By spending the afternoon playing at the KL Upside Down House. These amusing galleries are the newest form of entertainment in Malaysia and KL location is the tallest in the entire country. The quirky attraction is literally a two-story upside down home, there’s even an upside down Morris 1974 automobile at the entrance. Inside you’ll find a fully furnished home with a living room, kitchen, playroom, children’s room, restroom, and more. It’s located next to the Menara Tower and boasts an amazing view of the looming building.


If you’ve gone on the Food Tour Malaysia eating experience around KL then you already have a solid understanding of what dishes are what in KL. If you haven’t done the tour you seriously should, it will pave the way for good eats throughout your entire Malaysia trip. You probably also already know that Chinatown markets are a big tourist trap and that no locals will be seen eating there. You’ve likely been advised that Jalan Alor is another tourist trap. This street food mecca was located near our hotel and was open late so we ate dinner here most nights and were never disappointed. I found everything to be fresh and the prices to be much more reasonable than surrounding restaurants. Our favorite stall was towards the end of the street called Restoran Lim Keebe sure to try the eggplant!


Just don’t eat at the touristy Central Market Kuala Lumpur. Instead, visit traditional Chinese temples such as the Taoist Sin Sze Si Ya which was built in 1864 and is famous for fortune telling sticks or the Guan Di Taoist temple just down the road. Head further south down Jalan Tun H S Lee and you’ll end up at the Hindu Sri Maha Mariamman Temple. It’s the oldest temple in KL and is well known for its colorful Gopuram. On the northern edge of Chinatown, you’ll find the aburn Catherdral of St. John, the Masjid Jamek and the Masjid India.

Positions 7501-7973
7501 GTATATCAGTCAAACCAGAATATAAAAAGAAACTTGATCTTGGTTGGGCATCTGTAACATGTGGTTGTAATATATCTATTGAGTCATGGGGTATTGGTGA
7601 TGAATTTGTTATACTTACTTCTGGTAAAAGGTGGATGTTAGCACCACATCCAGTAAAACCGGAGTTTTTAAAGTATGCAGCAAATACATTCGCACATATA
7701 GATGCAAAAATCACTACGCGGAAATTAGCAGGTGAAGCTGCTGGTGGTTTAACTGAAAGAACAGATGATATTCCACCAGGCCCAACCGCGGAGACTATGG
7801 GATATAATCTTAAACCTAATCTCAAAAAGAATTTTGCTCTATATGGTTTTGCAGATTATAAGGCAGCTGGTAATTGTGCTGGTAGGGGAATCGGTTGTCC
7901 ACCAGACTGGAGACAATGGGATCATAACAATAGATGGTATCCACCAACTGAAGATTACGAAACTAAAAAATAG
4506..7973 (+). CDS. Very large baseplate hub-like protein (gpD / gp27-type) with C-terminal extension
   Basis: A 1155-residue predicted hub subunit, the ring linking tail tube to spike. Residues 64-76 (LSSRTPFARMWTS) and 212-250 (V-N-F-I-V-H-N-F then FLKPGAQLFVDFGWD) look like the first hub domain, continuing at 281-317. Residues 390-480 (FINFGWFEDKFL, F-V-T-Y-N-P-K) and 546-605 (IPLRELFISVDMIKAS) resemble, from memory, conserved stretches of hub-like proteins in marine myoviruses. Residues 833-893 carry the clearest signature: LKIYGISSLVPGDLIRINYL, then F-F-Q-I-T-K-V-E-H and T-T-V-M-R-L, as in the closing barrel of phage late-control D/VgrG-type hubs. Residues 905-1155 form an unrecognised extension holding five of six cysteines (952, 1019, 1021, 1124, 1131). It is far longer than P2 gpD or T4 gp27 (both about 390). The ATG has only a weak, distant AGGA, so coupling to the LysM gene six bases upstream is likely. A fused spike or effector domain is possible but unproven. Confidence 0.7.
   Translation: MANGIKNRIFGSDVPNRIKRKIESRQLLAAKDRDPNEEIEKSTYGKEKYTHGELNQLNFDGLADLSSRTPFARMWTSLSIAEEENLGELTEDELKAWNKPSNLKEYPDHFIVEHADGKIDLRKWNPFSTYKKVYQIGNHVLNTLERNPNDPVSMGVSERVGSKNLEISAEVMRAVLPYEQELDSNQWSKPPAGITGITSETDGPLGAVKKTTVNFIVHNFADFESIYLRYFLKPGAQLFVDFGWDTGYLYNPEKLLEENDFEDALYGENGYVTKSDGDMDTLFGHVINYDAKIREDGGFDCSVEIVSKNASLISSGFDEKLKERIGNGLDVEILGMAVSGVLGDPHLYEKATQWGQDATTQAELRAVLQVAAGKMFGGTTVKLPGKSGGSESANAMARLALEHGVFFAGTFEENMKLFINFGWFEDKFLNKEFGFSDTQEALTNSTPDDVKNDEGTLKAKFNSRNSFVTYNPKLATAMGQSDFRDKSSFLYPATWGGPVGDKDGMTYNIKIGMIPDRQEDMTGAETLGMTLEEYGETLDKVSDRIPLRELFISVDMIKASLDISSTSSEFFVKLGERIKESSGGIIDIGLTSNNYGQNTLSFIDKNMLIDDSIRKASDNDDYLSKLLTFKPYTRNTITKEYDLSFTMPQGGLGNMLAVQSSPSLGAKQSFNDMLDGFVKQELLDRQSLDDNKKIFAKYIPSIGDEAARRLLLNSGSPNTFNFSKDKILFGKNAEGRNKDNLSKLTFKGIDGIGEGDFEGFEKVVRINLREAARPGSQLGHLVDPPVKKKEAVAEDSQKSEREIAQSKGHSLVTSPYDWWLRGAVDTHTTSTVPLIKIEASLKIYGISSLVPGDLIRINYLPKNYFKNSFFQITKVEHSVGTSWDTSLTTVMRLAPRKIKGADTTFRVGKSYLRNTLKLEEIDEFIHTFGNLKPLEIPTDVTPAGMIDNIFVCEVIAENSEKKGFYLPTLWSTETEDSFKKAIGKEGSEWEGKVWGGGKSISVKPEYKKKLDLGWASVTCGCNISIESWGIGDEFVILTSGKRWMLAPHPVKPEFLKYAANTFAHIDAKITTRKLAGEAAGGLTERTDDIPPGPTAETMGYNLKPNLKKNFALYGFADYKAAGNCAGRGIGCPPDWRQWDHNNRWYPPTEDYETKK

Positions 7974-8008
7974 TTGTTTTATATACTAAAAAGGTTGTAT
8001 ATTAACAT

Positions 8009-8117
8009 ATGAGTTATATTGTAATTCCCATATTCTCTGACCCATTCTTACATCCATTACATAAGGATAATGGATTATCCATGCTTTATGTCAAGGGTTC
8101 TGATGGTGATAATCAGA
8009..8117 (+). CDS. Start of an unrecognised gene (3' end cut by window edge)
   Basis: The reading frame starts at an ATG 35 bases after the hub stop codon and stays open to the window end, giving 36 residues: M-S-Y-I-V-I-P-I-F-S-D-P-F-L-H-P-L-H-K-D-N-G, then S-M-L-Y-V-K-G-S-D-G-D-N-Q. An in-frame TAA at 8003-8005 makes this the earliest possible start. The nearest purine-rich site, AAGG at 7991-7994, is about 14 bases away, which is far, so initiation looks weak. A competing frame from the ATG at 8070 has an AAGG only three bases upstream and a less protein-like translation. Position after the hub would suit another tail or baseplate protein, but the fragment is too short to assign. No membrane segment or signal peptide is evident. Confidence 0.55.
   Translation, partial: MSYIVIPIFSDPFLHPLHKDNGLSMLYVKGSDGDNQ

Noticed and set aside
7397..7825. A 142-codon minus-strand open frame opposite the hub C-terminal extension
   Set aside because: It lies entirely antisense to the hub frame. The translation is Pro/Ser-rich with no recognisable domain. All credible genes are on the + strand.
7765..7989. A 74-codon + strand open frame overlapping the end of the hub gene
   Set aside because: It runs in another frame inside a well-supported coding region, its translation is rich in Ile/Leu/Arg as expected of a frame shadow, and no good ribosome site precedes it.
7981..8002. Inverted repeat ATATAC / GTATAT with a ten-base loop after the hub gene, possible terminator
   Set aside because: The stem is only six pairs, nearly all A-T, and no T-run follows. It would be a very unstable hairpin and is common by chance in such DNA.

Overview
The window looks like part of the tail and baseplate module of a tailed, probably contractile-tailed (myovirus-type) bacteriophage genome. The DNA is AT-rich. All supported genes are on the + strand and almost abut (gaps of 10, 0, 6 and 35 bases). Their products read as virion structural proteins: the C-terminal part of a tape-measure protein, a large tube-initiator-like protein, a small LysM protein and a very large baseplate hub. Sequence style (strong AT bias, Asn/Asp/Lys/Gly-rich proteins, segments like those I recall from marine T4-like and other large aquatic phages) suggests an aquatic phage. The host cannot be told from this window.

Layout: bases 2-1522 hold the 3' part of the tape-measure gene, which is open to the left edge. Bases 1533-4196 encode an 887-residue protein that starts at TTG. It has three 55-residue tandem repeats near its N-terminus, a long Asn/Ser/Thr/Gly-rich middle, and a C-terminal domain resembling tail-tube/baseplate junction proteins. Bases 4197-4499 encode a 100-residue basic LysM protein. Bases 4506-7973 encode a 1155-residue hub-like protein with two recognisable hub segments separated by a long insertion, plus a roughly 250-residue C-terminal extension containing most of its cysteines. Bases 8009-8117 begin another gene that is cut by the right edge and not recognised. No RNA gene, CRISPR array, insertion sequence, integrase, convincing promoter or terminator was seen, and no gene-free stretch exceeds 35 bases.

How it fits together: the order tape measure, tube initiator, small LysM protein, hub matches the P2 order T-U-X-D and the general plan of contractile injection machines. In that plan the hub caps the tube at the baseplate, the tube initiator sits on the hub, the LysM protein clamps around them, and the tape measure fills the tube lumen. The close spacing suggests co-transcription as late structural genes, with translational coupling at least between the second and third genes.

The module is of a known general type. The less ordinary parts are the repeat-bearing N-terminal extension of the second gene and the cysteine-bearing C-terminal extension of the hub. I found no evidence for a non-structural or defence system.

But there’s a lot more to Chinatown than its various religious structures – although it’s very cool to see Hindu, Tao, Muslim and Christian houses of worship in the same small vicinity. The highlight for me was discovering unique murals and street art along the corridors of the neighborhood and endless strings of Chinese lanterns.


There are many fantastic buildings in KL–from futuristic blocks of buildings to sky scrappers but my favorites were the historic buildings lining Independence Square, locally called Dataran Merdeka. There’s a flagpole here that bestowed the first flag raising in Malaysia but I was much more intrigued by the magnificent buildings around the block. My favorite of which was the National Textiles Museum with its red and white stripes and picturesque towers. If you’re fascinated by design as I am you must visit the gallery, which is free of charge. A lot of the structures here have Moorish influence. The most noteworthy is the massive Sultan Abdul Samad building which was built in the 1800s as a government building but is often mistakingly coined as being the Sultan’s former palace. The copper dome and clock tower that houses at 1-ton bell are spectacular. Visit the KL Tower for sweeping views of the city.

Have you been to KL? What were your favorite activities! Tell us in the comments so other travelers can add them to this list of things to do when planning their Kuala Lumpur adventure.

Thank you to Sky Bar, Donna Spa, and Food Tour Malaysia for hosting me and making my KL experience so memorable. All opinions and photos are my own. This post contains affiliate links. Please read the Miss Filatelista disclosure policy for more information.